Advocates and experts today turned a spotlight on children of immigrants and children who are themselves immigrants, and why they need Congress to create a path to citizenship.

“The American people believe that all federal policy should be based on a “best interest of the child” standard, and it’s really critical that immigration not be an exception,” said Miriam Abaya, First Focus on Children’s Senior Director of Immigration during the second day of Children’s Week 2021.

Panel participant Wendy Cervantes, Director of Immigration and Immigrant Families at the Center for Law and Social Policy (CLASP) briefed viewers on who these children are, how programs like Deferred Action for Childhood Arrivals (DACA) protect them, and on bills before Congress, such as the American Dream and Promise Act (H.R.6), that would deliver meaningful benefits to them.

Farmworker youth and families, many of whom are immigrants, also face obstacles to their health and development. Norma Flores Lopez, Chief Programs Officer at Justice for Migrant Women, discussed the role of these children and families in our economy as essential workers and the tremendous impact the pandemic has had on them. She notes the importance of passing the Farm Workforce Modernization Act (H.R. 1603), which creates a path to citizenship for agricultural workers, more than half of whom have children in the United States.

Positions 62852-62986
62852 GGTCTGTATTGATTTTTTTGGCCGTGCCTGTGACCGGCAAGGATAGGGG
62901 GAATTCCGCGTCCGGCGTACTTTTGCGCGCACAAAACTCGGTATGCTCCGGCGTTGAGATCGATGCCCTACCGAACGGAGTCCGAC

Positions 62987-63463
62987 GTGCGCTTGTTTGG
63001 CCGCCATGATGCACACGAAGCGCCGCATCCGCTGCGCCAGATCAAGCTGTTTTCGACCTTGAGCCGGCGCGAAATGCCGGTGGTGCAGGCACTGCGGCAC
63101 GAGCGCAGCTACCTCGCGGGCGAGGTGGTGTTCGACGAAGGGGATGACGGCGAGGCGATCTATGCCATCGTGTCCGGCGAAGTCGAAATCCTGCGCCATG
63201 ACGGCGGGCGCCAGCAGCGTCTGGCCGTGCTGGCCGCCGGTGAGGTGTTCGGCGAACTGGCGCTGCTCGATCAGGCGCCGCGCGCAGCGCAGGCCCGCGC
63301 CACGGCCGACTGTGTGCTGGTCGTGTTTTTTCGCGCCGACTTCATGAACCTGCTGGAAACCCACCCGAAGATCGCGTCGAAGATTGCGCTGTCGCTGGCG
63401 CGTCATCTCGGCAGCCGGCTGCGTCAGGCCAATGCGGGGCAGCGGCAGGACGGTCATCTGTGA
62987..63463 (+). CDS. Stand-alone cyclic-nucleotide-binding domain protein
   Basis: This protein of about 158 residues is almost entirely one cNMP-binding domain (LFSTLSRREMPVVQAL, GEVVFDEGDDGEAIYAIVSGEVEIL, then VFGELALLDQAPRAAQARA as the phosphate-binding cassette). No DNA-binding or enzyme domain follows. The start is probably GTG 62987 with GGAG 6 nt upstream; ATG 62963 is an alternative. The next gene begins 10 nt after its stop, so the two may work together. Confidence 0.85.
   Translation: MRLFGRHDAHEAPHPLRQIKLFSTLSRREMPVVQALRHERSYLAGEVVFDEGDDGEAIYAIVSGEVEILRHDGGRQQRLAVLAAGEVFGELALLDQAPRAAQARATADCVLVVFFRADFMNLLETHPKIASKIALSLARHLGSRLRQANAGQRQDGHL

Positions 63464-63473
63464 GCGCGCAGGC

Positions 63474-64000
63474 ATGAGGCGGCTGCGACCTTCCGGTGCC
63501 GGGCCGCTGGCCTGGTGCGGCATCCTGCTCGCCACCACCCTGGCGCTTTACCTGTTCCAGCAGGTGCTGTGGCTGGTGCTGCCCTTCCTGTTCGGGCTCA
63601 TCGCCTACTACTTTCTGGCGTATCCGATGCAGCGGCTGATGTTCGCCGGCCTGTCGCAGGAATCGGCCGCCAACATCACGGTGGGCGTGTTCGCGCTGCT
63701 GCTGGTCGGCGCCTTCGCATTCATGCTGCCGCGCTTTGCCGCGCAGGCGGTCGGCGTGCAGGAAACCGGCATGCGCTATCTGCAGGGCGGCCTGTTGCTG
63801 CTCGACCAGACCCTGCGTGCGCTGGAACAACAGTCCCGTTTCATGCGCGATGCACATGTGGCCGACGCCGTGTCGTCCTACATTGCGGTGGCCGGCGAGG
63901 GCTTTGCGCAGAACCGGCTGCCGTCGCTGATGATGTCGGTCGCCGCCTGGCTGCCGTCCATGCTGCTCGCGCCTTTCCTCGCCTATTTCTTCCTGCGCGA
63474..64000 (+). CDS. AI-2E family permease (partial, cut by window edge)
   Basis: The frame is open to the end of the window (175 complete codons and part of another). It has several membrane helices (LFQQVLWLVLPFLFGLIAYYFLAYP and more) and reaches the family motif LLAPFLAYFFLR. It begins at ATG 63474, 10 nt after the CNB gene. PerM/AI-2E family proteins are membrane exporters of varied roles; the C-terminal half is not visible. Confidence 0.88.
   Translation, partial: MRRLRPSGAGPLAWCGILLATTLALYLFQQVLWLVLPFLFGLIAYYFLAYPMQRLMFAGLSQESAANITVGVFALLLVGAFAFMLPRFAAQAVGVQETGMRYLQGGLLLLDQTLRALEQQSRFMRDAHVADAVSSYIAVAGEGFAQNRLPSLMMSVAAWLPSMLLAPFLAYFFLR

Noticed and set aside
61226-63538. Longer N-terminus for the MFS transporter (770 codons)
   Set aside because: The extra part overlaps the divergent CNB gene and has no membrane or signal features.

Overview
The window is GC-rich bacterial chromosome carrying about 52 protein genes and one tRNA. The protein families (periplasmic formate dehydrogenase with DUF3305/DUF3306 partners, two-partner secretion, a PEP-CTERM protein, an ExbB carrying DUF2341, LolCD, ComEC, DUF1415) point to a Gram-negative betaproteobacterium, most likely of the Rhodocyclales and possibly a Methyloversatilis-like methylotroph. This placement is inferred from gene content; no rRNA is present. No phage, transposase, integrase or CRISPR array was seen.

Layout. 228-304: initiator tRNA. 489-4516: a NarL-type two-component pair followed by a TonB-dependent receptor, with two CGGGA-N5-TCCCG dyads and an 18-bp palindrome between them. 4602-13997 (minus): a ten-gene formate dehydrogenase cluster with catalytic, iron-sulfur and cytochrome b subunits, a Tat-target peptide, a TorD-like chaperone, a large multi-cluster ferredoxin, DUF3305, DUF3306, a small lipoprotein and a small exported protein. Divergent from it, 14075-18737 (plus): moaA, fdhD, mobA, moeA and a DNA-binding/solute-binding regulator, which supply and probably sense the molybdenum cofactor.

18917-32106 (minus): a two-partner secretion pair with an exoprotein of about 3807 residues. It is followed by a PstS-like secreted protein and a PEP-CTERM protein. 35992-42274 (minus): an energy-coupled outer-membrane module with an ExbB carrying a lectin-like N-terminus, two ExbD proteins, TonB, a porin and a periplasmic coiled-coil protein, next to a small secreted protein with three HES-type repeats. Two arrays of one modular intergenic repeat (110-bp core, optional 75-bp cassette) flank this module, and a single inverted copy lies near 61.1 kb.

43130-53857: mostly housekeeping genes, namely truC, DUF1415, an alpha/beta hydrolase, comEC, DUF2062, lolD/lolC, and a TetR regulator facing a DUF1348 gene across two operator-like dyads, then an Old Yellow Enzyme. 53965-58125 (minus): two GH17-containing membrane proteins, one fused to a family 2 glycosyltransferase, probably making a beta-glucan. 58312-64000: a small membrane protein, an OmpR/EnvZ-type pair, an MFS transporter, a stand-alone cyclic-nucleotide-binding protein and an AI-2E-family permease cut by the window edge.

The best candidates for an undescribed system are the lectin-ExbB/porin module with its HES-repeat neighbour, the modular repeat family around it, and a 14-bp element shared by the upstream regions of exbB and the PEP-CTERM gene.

The panelists focused on how a clearly defined path to citizenship for these groups would improve children’s lives and nurture their development.

To see all Children’s Week events, spanning June 13 to June 19, visit this link.

Fast Facts about children and immigration: